Ahead of a meeting of Home Affairs’ Ministers on Friday, the S&D Group called for a fully-functioning Schengen Area of free movement to be restored as soon as possible, with a more European response to ending border closures and the lifting of pointless border checks.
In a report on the Schengen area following the Covid-19 outbreak voted on later today, the civil liberties, justice and home affairs committee will call for an urgent discussion between Council, Commission and Parliament on a recovery plan for Schengen.
After chaotic reactions from European governments when the pandemic hit, S&D MEPs want to see an EU level response to coming out of the crisis, with the European Commission playing a more coordinating role in safeguarding the Schengen Area without internal borders.
Juan Fernando López Aguilar, chair of the civil liberties, justice and home affairs committee, said:
“The Schengen area is one of the EU’s greatest achievements, with unrestricted travel benefitting European citizens and businesses alike. The nightmare that has been the Covid-19 pandemic risks being the end of Europe’s borderless dream.
“When the outbreak first hit, there was no effort whatsoever at coordinating an EU level response when it came to the question of border checks. Internal border checks in the Schengen area must be proportionate and only a last resort, established with objective criteria and limited in time.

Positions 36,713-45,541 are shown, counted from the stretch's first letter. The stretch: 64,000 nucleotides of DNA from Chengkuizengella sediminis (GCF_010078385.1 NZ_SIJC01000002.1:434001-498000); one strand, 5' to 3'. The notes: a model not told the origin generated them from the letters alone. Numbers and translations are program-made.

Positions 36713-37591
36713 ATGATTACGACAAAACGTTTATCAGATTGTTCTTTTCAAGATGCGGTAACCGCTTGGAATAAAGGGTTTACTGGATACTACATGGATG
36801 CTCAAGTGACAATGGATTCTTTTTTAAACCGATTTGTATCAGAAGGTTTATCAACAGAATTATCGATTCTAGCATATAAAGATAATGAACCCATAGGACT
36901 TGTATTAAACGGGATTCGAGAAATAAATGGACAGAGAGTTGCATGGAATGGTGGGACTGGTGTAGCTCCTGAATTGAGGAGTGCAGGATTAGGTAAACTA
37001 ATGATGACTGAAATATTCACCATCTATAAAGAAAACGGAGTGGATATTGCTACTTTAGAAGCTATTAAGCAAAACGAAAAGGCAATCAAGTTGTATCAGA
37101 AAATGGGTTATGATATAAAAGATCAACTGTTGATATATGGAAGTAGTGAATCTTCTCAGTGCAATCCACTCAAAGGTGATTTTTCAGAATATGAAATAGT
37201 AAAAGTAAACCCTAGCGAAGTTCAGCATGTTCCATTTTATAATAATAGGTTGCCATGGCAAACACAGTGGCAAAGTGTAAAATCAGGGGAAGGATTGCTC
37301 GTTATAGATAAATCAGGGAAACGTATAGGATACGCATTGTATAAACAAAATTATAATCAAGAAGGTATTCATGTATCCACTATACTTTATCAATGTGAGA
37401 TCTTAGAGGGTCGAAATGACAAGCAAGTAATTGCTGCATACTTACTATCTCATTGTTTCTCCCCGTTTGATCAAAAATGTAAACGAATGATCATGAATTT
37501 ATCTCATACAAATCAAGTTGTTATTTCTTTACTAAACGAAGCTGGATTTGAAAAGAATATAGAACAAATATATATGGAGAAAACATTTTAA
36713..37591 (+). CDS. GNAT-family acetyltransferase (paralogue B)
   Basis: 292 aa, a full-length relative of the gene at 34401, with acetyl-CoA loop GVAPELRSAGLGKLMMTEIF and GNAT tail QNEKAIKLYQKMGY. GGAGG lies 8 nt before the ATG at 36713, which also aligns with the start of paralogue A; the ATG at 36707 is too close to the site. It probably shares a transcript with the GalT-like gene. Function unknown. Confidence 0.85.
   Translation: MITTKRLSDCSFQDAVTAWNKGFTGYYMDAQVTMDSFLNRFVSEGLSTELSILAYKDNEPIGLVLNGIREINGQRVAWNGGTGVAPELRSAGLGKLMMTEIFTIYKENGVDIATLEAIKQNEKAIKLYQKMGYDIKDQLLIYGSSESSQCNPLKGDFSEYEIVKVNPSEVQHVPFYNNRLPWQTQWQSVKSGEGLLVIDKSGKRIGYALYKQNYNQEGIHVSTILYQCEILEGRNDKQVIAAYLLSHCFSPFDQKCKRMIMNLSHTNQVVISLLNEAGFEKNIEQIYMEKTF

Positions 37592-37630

“Now as the pandemic slows in Europe, we need to be clear: free travel must resume as safely as is possible. If there is no Schengen, there is no recovery. We urgently need a truly European response. We simply cannot afford facing the death of the Schengen area. Without a fully functional Schengen there will be neither be a recovery, nor a promising future for the EU.”
Tanja Fajon, S&D member and chair of LIBE Working Group on Schengen Scrutiny, said:
“The Schengen area has been left in a sorry state as a result of the Covid-19 outbreak. Stopping the spread of the virus and restricting freedom of movement was always going to require a fine balance. However, the initial lack of coordination and insufficient justification provided by member states on their measures put the functioning of the Schengen area at serious risk.
“Going forward, the Commission, as guardian of the Treaties, must assume its role in coordinating border responses to avoid putting in place arrangements outside the Union framework, to make sure people’s rights to free movement are respected and to safeguard the principle of non-discrimination.
“It is essential for the member states to have more trust in each other, and equally we need to make sure the European Commission is capable of taking the reins to ensure a more effective response when it comes to the Schengen areas than we have seen up until now.”